Drugs may alter: (3)
Drugs and nutrients may?: (1)
interact and alter metabolism
Some medications bind to nutrients in the GI tract, preventing their absorption.
Diet Drug interactions generally fall into the following categories
-Drugs may alter food intake by reducing the appetite or by causing complications that make food consumption difficult or unpleasant. Other drugs may increase appetite and cause weight gain.
-Drugs may alter the absorption metabolism or excretion of nutrients. Nutrients and other food components may alter the absorption metabolism and excretion of drugs
-Some interactions between dietary components and drugs can be toxic.
chronic obstructive pulmonary disease (COPD)
refers to a group of conditions characterized by the persistent obstruction of airflow through the lungs
Causes of COPD
cigarette smoking is the primary risk factor in 90 percent of COPD cases and is especially damaging when combined with a respiratory inceptions or an occupational exposure of dust or chemicals
Treatment of COPD
The primary objectives of COPD treatment are to prevent the disease from progressing and relieve major symptoms. Individuals with COPD are encourage to quit smoking to prevent disease progression and to get vaccinated against influenza and pneumonia to avoid complications People with severe COPD will need supplemental oxygen therapy
Nutrition therapy for COPD
-The main goals of nutrition therapy for COPD are to correct malnutrition (which affects up to 60% of patients with COPD)
-encouraging adequate food intake is generally the main focus of the nutrition care plan.
-Energy needs of COPD patients are usually raised due to hyper metabolism, which results from chronic inflammation and the increased workload of respiratory muscles.
Food intake does what when COPD progresses?
How does COPD medications affect patients appetite?
The appetite may be reduced by medications, depression or anxiety, or altered taste perception.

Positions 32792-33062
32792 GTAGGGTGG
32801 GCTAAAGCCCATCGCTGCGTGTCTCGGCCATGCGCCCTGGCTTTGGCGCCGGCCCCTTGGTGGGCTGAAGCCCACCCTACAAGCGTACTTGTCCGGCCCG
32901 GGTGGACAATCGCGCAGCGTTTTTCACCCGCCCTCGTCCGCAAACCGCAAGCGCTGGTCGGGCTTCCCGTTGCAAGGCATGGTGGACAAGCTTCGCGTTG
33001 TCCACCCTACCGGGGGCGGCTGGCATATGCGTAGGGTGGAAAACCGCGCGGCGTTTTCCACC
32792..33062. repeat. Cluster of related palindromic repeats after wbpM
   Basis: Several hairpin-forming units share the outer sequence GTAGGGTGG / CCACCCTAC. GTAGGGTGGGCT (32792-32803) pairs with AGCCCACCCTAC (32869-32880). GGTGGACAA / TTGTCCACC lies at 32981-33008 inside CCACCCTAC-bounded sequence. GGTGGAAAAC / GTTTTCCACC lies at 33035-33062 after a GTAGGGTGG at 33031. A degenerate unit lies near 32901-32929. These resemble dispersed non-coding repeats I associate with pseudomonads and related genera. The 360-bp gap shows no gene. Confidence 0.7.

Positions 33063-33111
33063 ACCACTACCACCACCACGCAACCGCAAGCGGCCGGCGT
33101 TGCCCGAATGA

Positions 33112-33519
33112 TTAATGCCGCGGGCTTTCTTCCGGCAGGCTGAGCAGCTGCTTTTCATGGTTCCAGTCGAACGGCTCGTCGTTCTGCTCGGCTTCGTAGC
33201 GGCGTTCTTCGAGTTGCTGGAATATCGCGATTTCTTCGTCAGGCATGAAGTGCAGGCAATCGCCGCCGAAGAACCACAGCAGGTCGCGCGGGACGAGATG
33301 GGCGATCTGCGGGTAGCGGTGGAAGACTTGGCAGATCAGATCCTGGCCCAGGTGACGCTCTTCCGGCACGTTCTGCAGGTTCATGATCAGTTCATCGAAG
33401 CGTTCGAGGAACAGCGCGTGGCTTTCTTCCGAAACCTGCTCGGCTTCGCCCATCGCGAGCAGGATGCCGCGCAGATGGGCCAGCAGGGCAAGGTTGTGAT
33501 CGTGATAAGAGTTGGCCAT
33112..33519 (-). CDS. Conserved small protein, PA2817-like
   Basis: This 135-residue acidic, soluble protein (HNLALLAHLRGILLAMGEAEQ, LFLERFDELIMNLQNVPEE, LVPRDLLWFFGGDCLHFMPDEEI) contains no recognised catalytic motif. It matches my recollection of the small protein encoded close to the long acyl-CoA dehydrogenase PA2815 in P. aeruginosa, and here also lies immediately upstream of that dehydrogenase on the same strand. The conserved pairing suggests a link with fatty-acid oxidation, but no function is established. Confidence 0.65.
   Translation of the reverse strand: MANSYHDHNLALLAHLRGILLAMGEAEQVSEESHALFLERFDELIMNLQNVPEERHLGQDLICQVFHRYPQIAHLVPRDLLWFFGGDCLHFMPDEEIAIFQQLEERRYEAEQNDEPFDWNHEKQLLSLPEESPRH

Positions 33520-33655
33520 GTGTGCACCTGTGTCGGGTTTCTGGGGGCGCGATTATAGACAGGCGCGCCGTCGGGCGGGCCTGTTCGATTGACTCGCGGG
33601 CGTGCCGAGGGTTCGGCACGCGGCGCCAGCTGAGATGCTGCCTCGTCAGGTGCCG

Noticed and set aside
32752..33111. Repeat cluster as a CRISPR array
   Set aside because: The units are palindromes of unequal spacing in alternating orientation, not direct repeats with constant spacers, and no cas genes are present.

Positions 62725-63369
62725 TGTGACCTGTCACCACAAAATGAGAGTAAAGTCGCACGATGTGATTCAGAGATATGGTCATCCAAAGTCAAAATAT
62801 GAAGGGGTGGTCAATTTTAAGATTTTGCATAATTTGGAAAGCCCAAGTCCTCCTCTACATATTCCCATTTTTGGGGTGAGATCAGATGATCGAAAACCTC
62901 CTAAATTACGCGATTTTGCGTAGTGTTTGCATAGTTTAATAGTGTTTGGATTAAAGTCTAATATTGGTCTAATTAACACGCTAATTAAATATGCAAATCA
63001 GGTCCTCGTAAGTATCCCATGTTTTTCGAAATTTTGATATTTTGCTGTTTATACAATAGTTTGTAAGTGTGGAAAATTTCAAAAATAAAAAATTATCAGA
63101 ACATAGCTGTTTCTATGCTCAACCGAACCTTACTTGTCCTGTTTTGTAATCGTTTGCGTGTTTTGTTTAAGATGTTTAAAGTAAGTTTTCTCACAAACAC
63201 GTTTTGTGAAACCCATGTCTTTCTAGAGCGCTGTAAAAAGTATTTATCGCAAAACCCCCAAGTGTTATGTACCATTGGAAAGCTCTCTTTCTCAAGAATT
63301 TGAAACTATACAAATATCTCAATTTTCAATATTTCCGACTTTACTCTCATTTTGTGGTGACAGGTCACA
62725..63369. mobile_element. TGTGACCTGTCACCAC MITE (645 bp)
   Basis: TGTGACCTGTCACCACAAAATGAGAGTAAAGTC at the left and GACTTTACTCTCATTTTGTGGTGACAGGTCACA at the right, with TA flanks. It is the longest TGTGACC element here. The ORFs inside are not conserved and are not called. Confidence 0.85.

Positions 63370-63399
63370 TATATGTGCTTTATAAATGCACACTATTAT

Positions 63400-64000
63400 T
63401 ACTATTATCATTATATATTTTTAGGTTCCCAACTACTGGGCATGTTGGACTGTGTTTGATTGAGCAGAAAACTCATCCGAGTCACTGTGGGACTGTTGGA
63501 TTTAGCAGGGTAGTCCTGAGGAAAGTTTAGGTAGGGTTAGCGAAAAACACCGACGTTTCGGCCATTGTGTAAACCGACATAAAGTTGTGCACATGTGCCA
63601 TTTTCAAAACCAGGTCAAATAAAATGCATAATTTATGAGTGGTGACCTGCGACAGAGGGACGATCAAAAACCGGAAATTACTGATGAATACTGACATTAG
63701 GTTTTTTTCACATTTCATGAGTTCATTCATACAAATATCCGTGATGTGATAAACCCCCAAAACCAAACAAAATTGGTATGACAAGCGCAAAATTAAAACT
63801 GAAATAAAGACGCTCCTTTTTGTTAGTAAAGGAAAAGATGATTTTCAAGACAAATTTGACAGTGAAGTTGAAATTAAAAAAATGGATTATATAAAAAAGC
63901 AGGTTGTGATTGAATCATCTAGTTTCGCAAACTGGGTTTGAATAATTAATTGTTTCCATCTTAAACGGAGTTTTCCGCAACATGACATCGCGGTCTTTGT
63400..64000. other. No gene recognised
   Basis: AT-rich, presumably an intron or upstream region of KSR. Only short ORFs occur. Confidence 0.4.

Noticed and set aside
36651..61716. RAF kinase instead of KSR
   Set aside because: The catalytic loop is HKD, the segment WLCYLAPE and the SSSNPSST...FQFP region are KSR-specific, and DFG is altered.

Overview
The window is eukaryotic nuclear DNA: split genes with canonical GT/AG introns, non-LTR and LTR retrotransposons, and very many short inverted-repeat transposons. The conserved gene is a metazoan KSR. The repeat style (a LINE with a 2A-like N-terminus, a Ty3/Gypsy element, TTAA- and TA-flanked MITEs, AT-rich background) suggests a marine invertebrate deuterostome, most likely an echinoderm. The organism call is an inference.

Pulmonary Formulas for COPD
Enteral formulas designed for use in COPD provide more calories from fat an fewer carbohydrate than standard formulas. This formula should lower respiratory requirements.
Gastroesphageal reflux disease (GERD)
is a condition in which the stomachs acidic contents back up into the esophagus, causing discomfort and, sometimes, tissue damage.
GERD have symptoms like..
heartburn or acid indigestion
Causes of GERD
The lower esophageal sphincter is the main barrier to gastric reflux, so GERD can result if the sphincter muscle is weak or relaxes inappropriately.
Conditions associated with high rates of GERD include
Consequences of GERD
If gastric acid remains in the esophagus long enough to damage the esophageal lining, the resulting inflammation is called reflux esophagitis. Severe and chronic inflammation may lead to esophageal ulcers, with consequent bleeding, healing and scarring of ulcerated tissue may narrow the inner diameter of the esophagus, causing esophageal stricture.
Treatment of GERD
Treatment objectives are to alleviate symptoms and facilitate the healing of damages tissue. Severe ulcerative disease may require immediate acid-suppressing medication, whereas a mild case may be managed with dietary and lifestyle modifications.
Chronic gastritis definition
The extensive tissue damage that sometimes develops in chronic gastritis can disrupt gastric secretory functions.
This may be caused by long-term infections or autoimmune disease and can progress to widespread gastric inflammation and tissue atrophy
Inflammatory bowel diseases
Inflammatory bowel diseases are chronic inflammatory illnesses characterized by abnormal immune responses in the GI tract. Although both genetic and environmental factors contribute to the development of these disease, the exact triggers are unknown.
Two major forms of inflammatory bowel disease
1. Crohn's disease
2. ulcerative colitis
This usually involved the small intestine and can lead to nutrient malabsorption. This inflammatory bowel disease that usually occurs in the lower portion of the small intestine and the colon. Inflammation may pervade the entire intestinal wall